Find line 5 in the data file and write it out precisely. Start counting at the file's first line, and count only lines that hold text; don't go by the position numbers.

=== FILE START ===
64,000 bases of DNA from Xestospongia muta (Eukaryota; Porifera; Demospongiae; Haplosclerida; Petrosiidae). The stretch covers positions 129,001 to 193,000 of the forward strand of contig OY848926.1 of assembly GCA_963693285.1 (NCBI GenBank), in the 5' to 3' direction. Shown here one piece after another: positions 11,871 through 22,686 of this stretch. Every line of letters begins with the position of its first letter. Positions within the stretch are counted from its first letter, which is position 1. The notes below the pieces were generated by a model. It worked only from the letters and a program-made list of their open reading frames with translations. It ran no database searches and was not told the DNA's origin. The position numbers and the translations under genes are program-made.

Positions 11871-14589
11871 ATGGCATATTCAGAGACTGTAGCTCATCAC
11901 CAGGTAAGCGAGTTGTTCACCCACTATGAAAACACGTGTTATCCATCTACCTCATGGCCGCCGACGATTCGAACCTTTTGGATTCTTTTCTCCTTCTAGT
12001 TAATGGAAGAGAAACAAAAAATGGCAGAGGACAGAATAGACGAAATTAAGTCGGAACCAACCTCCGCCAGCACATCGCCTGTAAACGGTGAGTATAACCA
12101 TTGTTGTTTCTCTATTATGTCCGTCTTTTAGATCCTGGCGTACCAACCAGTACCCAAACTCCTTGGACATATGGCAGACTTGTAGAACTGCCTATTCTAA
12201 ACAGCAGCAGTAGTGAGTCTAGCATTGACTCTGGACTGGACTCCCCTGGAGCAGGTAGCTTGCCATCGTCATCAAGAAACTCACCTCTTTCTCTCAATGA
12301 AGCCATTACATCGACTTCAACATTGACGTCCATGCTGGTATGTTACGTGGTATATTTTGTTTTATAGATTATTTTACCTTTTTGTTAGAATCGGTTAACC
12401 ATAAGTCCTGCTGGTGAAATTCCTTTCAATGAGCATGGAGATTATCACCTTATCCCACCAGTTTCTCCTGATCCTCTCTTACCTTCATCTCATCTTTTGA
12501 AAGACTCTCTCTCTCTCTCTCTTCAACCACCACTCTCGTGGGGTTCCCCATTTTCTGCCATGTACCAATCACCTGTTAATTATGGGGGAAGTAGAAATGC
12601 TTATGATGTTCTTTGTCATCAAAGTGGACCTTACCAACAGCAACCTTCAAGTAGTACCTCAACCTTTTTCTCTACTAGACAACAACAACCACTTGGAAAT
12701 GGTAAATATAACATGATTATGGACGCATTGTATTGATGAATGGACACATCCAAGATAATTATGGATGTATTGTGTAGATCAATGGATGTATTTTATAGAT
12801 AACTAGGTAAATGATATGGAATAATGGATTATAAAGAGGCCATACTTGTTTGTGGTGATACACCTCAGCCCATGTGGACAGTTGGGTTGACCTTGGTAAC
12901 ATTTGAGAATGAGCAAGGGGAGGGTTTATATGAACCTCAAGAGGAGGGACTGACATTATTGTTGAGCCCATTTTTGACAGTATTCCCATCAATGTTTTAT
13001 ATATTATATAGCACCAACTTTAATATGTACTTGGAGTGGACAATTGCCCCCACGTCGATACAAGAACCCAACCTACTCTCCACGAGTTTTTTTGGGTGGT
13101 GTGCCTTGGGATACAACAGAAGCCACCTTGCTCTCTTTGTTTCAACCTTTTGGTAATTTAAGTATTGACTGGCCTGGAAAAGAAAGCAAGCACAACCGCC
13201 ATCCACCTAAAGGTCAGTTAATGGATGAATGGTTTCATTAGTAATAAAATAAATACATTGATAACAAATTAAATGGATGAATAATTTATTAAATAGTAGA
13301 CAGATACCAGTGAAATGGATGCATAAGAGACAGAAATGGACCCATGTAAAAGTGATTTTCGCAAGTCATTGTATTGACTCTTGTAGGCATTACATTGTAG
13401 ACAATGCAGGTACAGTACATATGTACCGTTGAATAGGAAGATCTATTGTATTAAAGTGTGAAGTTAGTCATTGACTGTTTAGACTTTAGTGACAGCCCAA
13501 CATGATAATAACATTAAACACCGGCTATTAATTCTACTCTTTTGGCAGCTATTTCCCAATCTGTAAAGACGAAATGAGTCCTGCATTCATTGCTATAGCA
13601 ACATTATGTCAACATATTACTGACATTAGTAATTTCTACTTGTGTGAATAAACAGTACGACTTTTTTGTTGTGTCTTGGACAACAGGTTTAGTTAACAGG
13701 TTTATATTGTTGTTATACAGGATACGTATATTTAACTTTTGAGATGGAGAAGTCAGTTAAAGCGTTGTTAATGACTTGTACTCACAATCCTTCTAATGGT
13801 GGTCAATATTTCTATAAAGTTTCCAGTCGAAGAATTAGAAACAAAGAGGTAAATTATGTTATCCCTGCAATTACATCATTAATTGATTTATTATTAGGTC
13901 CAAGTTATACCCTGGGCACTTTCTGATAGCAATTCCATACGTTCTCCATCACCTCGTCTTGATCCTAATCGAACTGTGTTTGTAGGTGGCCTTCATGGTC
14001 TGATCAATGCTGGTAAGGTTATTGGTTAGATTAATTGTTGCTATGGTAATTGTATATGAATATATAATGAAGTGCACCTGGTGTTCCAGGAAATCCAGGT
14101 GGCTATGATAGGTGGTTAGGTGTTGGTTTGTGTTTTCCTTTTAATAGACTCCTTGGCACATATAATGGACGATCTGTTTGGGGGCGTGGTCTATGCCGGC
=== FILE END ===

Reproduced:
12001 TAATGGAAGAGAAACAAAAAATGGCAGAGGACAGAATAGACGAAATTAAGTCGGAACCAACCTCCGCCAGCACATCGCCTGTAAACGGTGAGTATAACCA